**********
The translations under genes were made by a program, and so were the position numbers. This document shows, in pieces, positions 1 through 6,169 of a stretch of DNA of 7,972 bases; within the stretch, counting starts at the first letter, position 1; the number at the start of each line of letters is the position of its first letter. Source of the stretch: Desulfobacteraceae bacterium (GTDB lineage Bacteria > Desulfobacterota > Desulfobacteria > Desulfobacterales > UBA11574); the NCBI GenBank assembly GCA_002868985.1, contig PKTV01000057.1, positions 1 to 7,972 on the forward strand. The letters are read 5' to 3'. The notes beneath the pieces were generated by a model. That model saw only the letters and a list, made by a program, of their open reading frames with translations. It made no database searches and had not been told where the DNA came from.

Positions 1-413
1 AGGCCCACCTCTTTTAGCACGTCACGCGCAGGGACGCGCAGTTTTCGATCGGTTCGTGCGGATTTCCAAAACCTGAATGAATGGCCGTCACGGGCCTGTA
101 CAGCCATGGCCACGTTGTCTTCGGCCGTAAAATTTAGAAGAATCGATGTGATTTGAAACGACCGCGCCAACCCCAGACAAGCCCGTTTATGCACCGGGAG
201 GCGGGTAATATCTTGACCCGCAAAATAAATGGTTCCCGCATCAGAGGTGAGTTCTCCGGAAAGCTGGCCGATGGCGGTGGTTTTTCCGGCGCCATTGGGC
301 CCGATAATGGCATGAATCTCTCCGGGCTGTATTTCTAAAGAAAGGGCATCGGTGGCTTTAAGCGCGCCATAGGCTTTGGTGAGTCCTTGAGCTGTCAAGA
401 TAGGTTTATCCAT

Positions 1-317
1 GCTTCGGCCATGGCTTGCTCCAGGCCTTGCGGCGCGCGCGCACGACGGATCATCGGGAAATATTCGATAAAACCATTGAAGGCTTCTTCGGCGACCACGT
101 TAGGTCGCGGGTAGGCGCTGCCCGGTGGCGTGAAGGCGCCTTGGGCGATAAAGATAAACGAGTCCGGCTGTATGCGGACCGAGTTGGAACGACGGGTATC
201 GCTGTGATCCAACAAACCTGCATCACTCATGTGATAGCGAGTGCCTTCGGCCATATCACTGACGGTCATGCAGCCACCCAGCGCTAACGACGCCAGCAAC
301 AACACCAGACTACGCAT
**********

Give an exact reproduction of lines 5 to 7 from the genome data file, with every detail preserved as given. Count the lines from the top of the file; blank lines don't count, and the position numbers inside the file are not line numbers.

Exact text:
201 GCGGGTAATATCTTGACCCGCAAAATAAATGGTTCCCGCATCAGAGGTGAGTTCTCCGGAAAGCTGGCCGATGGCGGTGGTTTTTCCGGCGCCATTGGGC
301 CCGATAATGGCATGAATCTCTCCGGGCTGTATTTCTAAAGAAAGGGCATCGGTGGCTTTAAGCGCGCCATAGGCTTTGGTGAGTCCTTGAGCTGTCAAGA
401 TAGGTTTATCCAT